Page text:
Kicking up dust for the Agile Finland 2011-2012 season

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A big moment for the Agile Finland community is approaching. On May 25th we’ll get together and select the new Agile Finland Board for the 2011-2012 season.

There are many reasons why it is a big moment. In my opinion it is a big point in our history as a community. Agile Finland was started when Agile was still the ghetto, now Agile is not only out of the ghetto, but it is becoming the dominant software development approach in Finland. Sure, many companies are still going old-skool with their software projects, massively outsourcing the testing function or trying to get huge changes in before releasing a single version, etc. But Agile Software Development is, unmistakably the dominant approach in software development in Finland today.

This leads to an important point for our community. We started Agile Finland as a way to spread knowledge of Agile and support the learning journey that we’ve all been through since 2000. That phase is over. Although we do need to continue to support the spreading of the knowledge about Agile to other communities (like in this example), I feel that this does not need to be our main focus anymore. So I’d like to propose a new focus, a new phase for our growing community.

Concrete proposals for the next Agile Finland Board season

I propose that the next Agile Finland board should focus on helping the community share, expand and develop new knowledge in the field of Software Development and Product Development with focus on some key areas of practice. For this I propose the following structure in the Agile Finland activities for the next year:

  • Agile Finland must define what areas of focus it will have (see suggestion below) and arrange specific activities that emphasize those areas of focus. For that I propose the following areas:
  • Programming and testing in an Agile Software Development environment. This area of focus would cover the technical development of our community in programming and testing tasks. The Software Craftsmanship movement is a good source of inspiration for the content to be shared and developed in this area, but we also need to create an atmosphere of cooperation and sharing with the excellent testing professionals we have in Finland and in the AF community. The technical area of focus is an area where there is clearly a need for a better offering in our community, and Agile Finland has the network and expertise to start that work.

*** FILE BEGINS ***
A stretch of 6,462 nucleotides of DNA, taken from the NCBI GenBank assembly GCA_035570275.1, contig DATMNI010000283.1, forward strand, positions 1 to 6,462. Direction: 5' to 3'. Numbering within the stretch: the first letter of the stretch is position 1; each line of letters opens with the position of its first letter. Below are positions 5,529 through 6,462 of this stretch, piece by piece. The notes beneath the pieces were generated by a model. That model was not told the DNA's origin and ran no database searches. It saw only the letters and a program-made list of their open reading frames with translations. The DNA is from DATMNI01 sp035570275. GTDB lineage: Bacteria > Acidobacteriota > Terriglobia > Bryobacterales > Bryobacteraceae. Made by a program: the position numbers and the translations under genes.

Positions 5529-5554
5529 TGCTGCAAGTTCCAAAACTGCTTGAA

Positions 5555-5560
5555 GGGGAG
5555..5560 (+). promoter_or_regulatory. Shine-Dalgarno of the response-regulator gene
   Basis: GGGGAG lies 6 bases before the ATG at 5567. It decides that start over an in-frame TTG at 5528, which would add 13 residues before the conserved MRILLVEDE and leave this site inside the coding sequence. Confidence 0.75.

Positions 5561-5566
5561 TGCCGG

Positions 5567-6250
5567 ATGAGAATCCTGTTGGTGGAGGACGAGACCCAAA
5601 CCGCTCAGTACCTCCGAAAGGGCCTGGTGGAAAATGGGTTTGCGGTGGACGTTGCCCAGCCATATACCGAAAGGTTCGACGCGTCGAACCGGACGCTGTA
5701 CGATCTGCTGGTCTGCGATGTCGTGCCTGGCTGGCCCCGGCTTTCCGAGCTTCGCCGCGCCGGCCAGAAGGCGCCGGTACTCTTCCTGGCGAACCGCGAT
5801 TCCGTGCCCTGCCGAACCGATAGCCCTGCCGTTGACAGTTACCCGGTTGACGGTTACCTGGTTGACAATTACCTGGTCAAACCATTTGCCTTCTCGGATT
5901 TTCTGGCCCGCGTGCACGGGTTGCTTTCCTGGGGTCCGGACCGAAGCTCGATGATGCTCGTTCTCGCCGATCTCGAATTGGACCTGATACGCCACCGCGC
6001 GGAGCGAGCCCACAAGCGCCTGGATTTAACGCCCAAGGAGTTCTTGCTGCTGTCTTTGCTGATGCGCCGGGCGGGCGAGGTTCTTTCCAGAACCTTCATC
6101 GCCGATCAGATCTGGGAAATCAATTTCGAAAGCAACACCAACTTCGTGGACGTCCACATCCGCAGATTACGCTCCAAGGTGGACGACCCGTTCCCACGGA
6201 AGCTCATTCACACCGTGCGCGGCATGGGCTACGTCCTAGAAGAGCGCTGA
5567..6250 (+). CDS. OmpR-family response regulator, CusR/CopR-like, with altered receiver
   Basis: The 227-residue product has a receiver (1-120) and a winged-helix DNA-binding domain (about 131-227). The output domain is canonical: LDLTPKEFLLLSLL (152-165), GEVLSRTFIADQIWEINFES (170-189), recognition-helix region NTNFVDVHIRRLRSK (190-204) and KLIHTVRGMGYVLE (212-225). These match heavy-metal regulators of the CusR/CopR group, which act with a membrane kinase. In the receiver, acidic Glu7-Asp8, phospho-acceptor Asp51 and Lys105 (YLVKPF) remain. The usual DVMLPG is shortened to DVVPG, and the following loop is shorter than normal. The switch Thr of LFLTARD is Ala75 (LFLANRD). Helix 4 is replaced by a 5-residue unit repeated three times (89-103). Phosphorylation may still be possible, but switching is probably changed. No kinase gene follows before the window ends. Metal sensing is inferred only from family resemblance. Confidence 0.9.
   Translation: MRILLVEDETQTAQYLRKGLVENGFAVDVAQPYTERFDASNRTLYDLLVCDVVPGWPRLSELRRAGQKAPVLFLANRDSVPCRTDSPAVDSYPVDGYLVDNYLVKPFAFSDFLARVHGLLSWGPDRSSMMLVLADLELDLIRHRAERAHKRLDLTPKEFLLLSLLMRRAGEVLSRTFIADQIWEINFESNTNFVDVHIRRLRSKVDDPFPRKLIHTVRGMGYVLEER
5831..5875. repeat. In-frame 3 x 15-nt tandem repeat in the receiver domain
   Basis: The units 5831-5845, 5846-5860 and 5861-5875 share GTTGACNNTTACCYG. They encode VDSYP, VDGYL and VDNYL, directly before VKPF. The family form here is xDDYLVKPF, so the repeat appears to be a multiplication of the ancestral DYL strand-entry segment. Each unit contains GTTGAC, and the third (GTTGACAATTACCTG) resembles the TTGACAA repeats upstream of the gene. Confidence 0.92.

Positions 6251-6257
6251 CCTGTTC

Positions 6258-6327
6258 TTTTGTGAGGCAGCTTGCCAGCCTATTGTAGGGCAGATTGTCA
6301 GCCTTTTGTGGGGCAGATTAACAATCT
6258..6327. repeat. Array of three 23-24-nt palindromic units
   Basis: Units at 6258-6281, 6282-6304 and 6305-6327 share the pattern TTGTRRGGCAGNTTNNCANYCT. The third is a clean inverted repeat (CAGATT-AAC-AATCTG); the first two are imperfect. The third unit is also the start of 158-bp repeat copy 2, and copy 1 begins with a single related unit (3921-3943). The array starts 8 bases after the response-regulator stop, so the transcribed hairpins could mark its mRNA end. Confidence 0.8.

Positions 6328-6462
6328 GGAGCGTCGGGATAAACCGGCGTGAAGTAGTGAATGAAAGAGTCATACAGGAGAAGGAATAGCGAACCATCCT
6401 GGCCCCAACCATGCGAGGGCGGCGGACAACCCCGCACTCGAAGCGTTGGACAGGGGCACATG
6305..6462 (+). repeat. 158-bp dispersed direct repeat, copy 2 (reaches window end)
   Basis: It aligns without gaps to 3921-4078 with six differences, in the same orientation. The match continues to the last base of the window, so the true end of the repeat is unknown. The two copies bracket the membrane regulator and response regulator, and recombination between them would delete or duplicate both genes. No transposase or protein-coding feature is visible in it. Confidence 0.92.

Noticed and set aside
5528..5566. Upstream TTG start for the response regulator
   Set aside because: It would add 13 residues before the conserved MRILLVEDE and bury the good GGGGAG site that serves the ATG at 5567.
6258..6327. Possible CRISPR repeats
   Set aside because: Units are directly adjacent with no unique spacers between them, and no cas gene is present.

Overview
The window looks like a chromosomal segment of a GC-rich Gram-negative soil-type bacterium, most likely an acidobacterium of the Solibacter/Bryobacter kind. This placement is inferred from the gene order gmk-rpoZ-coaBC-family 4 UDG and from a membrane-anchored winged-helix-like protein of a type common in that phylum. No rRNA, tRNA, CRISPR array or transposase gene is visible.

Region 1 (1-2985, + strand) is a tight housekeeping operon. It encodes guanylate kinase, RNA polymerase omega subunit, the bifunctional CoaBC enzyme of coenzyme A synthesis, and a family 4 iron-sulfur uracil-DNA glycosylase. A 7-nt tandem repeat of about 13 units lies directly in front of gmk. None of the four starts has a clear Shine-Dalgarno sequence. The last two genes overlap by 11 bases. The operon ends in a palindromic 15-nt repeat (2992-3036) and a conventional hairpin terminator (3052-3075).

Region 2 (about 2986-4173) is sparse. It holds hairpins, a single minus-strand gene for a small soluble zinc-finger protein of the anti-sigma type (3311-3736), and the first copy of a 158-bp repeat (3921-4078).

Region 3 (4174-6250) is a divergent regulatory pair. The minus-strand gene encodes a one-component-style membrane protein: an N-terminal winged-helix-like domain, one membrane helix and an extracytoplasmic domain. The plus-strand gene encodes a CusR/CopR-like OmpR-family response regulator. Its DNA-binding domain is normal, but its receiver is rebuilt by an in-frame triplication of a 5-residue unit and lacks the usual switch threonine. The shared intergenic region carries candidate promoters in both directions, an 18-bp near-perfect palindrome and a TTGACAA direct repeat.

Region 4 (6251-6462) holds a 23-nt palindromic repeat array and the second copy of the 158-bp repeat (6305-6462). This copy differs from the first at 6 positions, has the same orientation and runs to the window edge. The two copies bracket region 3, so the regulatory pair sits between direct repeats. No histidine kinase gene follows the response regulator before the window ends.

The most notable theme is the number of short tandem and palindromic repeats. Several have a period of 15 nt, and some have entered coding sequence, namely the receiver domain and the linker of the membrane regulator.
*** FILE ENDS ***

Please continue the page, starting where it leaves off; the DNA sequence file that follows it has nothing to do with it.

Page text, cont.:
• Project Management in an Agile Software Development environment. This area of focus would cover the Project concept, it’s applicability to different types of work and product development environments. We know that the traditional Project Management is not compatible with many Software Development environments, but we need to explore alternatives, share and expand our knowledge on what has worked in the past as well as the experiments that are going on right now. In this area of focus, I believe we must build a bridge with the already active Project Management communities(PMI, PRY). We have a lot to learn from each other.
  • Leadership and Management. This area of focus was already in the activities started during last year (see ACLA), but we need to continue to develop those activities. Many of the challenges we face today are because the traditional leadership and management models have failed in the era of knowledge work (like software and other areas). We need to share what is being tested in the world, bring in some world-class thought leaders in this area to enlarge the pool of knowledge for managers and leaders in our local community.

Conclusion

By focusing on these three areas (Programming and Testing, Project Management, Leadership and Management) I am suggesting that Agile Finland should also focus on specific activities for it’s major interest groups. It is not enough to arrange one to three generic networking events during the year, we need to start taking concrete actions for the development of our community. I hope that this post contributes to a discussion around how we could do that.

Photo credit: Patrick Keogh @ flickr

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